Kelly Hogan
I Like to Keep Myself in Pain

Kelly Hogan has always made smart, tasteful records. But “I Like to Keep Myself in Pain,” her first studio album in 11 years, smacks of being definitive — a consummate set of fraught relationship songs of the sort perfected by Jenny Lewis or Hogan’s sometime employer, Neko Case.

Or, for that matter, Shelby Lynne, especially given the convergence of country, soul and ’60s-bred pop on these 12 covers and one Hogan original. The covers come courtesy of the singer’s musician admirers, including troubadour John Wesley Harding, erstwhile Soft Boy Robyn Hitchcock and the Magnetic Fields’ Stephin Merritt. Virtually every track is a standout, but Vic Chesnutt’s “Ways of This World” is a particularly ripe vehicle for Hogan’s humid alto, a foreboding ballad that recalls Bobbie Gentry at her high-cotton best. “We Can’t Have Nice Things,” an organ-steeped meditation on the ravages of domestic violence, likewise recalls Gentry, its smoky organ figures compliments of the great Booker T. Jones.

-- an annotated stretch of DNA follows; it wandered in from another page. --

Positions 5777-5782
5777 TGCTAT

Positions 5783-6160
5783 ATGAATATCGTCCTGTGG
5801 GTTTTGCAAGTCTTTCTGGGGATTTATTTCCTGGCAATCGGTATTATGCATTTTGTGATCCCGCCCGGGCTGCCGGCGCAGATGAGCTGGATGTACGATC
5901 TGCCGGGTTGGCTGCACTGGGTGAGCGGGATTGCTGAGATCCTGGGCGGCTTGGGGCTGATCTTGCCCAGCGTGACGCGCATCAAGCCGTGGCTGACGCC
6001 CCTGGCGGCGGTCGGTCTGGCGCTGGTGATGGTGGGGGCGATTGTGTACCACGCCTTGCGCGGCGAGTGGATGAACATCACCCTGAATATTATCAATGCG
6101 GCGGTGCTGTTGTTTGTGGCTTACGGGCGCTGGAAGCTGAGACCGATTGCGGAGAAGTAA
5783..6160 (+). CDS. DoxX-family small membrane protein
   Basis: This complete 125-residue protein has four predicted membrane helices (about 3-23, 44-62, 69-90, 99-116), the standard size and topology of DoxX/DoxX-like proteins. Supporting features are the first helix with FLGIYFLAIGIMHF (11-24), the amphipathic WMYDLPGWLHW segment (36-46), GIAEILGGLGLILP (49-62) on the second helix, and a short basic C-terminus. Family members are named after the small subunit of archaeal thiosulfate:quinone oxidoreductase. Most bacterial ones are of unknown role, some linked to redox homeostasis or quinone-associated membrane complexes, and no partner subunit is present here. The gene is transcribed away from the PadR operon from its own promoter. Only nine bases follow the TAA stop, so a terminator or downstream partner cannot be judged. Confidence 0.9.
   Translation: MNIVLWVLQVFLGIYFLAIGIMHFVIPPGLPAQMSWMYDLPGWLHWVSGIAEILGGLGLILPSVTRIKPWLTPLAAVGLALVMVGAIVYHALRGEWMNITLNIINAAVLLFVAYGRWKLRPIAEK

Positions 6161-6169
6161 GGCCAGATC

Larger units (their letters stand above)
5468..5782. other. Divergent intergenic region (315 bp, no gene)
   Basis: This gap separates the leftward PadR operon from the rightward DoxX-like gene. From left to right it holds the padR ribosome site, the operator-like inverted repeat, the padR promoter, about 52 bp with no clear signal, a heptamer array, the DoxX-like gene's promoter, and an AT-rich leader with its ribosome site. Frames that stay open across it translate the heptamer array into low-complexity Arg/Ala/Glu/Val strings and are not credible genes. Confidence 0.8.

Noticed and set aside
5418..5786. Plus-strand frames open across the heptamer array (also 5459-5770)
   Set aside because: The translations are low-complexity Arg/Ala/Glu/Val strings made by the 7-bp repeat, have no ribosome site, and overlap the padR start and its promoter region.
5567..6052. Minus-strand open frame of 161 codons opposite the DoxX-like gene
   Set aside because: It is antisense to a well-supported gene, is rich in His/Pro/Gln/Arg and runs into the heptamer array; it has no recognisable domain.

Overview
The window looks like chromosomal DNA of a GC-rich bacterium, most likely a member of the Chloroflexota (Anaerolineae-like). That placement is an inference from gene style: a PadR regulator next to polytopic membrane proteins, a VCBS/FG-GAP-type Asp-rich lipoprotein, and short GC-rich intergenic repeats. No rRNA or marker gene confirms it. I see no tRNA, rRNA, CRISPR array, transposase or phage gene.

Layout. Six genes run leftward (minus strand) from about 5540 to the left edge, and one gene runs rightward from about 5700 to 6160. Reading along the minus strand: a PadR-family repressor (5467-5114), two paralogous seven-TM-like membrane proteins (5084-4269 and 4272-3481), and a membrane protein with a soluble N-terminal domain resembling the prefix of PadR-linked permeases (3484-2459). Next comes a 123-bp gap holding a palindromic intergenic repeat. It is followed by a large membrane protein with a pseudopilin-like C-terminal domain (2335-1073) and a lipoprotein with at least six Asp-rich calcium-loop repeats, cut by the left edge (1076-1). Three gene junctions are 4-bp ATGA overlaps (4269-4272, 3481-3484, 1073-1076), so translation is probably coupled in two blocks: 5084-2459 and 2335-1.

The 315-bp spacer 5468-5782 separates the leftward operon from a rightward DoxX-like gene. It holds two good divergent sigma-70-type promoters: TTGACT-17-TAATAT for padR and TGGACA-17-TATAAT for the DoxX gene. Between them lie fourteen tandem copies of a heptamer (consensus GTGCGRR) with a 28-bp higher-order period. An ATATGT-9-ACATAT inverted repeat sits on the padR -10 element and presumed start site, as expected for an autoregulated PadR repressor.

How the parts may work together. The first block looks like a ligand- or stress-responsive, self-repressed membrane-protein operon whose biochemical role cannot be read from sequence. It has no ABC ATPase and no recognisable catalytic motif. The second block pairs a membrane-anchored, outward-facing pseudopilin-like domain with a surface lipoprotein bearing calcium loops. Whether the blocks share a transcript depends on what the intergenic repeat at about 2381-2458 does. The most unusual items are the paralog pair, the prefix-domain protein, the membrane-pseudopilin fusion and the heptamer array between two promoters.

“Sleeper Awake” updates vintage Petula Clark by way of Motown, while M. Ward’s “Daddy’s Little Girl” is a dissolute note of apology written from the perspective of Frank Sinatra to his daughter Nancy. “Golden,” the sole Hogan composition, is a heartfelt word of encouragement to Case. “I wanna hear your voice comin’ out of my radio / I wanna see your face on the billboard sign,” Hogan sings to a weary country-rock beat and emphatic electric guitar. Much the same, given the wonders contained within this career high-water mark of a record, could be said of talent as undeniable as Hogan’s.

Bill Friskics-Warren

Recommended Tracks

“Ways of This World,” “We Can’t Have Nice Things,” “Golden”

Kelly Hogan's “I Like to Keep Myself in Pain” smacks of being definitive. (Anti- Records)